Campus Units

Agricultural and Biosystems Engineering, Chemical and Biological Engineering, Food Science and Human Nutrition, Mechanical Engineering, Bioinformatics and Computational Biology, Microbiology, Toxicology, Bioeconomy Institute (BEI), Center for Crops Utilization Research

Document Type

Article

Research Focus Area

Biorenewables, Renewable Energy

Publication Version

Published Version

Publication Date

11-1-2019

Journal or Book Title

Journal of Industrial Microbiology and Biotechnology

Volume

46

Issue

11

First Page

1531

Last Page

1545

DOI

10.1007/s10295-019-02208-z

Abstract

The economic viability of the biorefinery concept is limited by the valorization of lignin. One possible method of lignin valorization is biological upgrading with aromatic-catabolic microbes. In conjunction, lignin monomers can be produced by fast pyrolysis and fractionation. However, biological upgrading of these lignin monomers is limited by low water solubility. Here, we address the problem of low water solubility with an emulsifier blend containing approximately 70 wt% Tween® 20 and 30 wt% Span® 80. Pseudomonas putida KT2440 grew to an optical density (OD600) of 1.0 ± 0.2 when supplied with 1.6 wt% emulsified phenolic monomer-rich product produced by fast pyrolysis of red oak using an emulsifier dose of 0.076 ± 0.002 g emulsifier blend per g of phenolic monomer-rich product. This approach partially mitigated the toxicity of the model phenolic monomer p-coumarate to the microbe, but not benzoate or vanillin. This study provides a proof of concept that processing of biomass-derived phenolics to increase aqueous availability can enhance microbial utilization.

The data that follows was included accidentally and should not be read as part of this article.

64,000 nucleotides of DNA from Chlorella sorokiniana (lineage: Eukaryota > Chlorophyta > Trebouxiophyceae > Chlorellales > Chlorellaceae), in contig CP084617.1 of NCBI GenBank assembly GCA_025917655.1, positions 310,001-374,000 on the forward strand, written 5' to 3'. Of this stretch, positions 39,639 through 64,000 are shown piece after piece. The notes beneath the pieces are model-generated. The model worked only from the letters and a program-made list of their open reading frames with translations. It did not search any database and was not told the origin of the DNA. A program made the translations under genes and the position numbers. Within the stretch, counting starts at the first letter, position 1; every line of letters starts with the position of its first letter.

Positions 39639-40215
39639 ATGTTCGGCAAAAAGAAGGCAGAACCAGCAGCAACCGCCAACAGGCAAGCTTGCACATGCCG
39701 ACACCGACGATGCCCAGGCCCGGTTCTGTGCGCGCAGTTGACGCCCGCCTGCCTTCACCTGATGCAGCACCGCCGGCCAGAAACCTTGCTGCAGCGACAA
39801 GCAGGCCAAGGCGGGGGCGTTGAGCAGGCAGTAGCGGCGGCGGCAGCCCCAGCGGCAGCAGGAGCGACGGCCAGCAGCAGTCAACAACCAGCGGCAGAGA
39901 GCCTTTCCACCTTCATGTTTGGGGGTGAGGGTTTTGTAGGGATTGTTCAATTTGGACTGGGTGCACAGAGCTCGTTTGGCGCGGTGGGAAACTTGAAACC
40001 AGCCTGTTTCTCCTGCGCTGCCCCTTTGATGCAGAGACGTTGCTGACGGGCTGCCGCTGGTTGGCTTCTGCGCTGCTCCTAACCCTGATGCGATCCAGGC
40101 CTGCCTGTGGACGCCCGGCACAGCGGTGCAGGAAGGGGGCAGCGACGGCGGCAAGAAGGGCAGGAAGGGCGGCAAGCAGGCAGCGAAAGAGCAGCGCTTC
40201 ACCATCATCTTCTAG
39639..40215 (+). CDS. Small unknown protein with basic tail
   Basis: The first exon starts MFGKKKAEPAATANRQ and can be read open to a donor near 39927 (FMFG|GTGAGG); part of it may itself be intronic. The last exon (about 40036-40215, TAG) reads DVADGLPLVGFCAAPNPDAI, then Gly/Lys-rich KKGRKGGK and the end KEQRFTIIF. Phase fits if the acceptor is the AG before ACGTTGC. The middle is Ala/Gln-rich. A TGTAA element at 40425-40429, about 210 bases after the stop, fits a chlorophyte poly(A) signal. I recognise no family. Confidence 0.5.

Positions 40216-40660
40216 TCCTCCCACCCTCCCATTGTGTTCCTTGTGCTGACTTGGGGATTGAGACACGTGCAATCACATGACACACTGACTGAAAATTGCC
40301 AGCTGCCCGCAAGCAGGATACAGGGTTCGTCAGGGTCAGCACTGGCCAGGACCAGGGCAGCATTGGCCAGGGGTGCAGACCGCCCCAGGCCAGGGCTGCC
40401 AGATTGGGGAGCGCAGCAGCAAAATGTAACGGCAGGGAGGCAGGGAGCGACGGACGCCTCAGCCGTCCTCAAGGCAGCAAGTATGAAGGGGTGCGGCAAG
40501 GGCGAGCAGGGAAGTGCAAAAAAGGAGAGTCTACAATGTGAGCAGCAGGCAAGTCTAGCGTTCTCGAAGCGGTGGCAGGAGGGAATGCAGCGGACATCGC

Comments

This article is published as Davis, Kirsten, Marjorie R. Rover, Davinia Salvachúa, Ryan G. Smith, Gregg T. Beckham, Zhiyou Wen, Robert C. Brown, and Laura R. Jarboe. "Promoting microbial utilization of phenolic substrates from bio-oil." Journal of Industrial Microbiology and Biotechnology 46, no. 11 (2019): 1531-1545. DOI: 10.1007/s10295-019-02208-z.

Rights

Works produced by employees of the U.S. Government as part of their official duties are not copyrighted within the U.S. The content of this document is not copyrighted.

Language

en

File Format

application/pdf

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